You can backup the data that resides on your client computer and restore it when required.
What Is Backed Up
File Allocation Table (FAT) file systems
New Technology File Systems (NTFS)
Transactional File Systems
Distributed File System (DFS) data
Oracle ASM Cluster File System (Oracle ACFS)
Resilient File System (ReFS) on Windows Server 2012
USB drives that are fixed disks
Cluster Shared Volume
Data Deduplication-Enabled Volumes
File System Elements
Universal Naming Convention (UNC) Paths
Share with Macintosh data
Single Instance Storage
Remote Storage Service
System File Protection catalog and files
Performance monitor configuration files
SYSVOL (if this is a domain controller)
Certificate Services database (if this is a certificate server)
Cluster database (if this server is part of a cluster)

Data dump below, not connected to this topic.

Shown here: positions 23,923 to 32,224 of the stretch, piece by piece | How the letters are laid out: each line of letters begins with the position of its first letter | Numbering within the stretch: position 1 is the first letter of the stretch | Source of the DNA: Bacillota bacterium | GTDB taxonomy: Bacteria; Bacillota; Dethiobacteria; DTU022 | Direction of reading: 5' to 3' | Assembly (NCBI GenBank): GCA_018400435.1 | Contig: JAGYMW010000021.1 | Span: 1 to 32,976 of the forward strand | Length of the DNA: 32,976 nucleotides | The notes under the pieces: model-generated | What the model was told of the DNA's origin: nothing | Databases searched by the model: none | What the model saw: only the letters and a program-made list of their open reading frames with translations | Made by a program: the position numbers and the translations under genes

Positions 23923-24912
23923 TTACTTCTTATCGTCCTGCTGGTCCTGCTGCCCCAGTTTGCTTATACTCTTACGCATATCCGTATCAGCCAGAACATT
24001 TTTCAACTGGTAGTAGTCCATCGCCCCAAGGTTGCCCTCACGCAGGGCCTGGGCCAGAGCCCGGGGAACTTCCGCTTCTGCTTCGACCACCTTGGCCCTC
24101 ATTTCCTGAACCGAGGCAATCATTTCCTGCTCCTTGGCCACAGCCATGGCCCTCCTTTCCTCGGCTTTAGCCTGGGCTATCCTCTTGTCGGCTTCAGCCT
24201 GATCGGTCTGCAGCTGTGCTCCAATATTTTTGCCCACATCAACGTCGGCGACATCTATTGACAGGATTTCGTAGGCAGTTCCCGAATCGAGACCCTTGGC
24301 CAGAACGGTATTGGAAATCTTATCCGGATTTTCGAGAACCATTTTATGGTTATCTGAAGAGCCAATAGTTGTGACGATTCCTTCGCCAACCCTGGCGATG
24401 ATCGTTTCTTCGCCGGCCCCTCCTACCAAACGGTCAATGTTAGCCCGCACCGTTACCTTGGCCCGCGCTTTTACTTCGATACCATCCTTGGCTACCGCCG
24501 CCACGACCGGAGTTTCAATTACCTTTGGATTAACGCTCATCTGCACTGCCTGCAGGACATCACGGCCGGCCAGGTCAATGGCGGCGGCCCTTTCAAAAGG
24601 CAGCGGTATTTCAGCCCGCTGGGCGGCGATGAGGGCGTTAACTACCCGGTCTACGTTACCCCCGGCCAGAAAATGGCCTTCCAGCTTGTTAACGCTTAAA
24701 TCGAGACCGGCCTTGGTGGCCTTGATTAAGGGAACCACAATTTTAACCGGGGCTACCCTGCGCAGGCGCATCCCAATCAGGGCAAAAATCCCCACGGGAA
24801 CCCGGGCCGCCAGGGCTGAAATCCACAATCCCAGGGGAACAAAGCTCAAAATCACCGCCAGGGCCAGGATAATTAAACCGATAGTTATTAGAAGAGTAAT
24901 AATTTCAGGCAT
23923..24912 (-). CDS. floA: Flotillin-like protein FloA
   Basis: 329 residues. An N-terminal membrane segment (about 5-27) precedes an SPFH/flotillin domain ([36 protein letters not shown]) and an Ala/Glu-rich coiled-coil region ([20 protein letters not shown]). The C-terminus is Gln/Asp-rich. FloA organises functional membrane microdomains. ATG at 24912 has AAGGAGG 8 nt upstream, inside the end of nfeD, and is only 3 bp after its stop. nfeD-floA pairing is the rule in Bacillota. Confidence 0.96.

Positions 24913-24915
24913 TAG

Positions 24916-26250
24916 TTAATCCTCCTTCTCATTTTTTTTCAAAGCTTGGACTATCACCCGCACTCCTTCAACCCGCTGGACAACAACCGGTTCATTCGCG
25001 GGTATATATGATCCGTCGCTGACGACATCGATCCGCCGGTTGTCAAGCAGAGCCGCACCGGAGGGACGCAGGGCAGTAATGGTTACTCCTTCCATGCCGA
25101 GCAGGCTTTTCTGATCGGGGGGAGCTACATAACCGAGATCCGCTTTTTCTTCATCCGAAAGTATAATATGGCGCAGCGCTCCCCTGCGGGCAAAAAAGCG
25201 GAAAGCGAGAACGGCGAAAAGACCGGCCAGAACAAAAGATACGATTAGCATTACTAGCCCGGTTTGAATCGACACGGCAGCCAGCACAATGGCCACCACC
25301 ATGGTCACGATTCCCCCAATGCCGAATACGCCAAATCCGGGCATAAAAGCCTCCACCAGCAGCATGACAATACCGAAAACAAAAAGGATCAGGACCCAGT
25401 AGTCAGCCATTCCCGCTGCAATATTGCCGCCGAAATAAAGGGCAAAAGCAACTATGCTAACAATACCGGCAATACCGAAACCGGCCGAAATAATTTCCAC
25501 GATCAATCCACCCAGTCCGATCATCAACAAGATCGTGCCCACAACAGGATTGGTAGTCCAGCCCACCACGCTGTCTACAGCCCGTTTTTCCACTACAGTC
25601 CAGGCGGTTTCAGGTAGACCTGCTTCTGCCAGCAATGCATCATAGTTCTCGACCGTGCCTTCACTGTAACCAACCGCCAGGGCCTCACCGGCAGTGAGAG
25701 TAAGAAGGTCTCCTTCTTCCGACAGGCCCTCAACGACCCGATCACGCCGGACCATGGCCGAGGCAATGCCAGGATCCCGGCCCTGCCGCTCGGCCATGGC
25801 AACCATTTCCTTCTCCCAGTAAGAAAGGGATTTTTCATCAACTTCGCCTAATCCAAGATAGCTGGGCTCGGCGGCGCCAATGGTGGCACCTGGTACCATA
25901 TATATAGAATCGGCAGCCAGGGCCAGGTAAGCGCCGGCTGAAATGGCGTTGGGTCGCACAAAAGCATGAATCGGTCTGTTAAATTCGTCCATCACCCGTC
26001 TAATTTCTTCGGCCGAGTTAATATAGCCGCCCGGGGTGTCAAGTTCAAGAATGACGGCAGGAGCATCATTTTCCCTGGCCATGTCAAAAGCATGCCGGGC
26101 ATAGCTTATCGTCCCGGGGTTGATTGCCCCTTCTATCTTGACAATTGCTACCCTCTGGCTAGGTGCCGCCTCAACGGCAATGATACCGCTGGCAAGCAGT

Terminal Server Licensing database
UDDI (only with Windows Server 2003 using VSS)
Disk quota information
Content Indexing catalogs
Network Policy Server (NPS)
Quorum data on the physical node of the cluster
Third-Party Software encrypted data
Data encrypted using McAfee Endpoint Encryption.
Data from the Web Server on Windows Server 2012 is not backed up.
Response File Group Configuration is not backed up when you back up the Lync Server. For more information about backing up Response File Group Configuration, refer to http://technet.microsoft.com/en-us/library/hh202170.aspx.
By default, the directory junction point is backed up but the source data (data linked to junction point) is not backed up. This prevents undesired backup and restore of system created directory junction points. To back up the source data of a junction point that is not part of a subclient contents, the source data must be explicitly added to a subclient's content.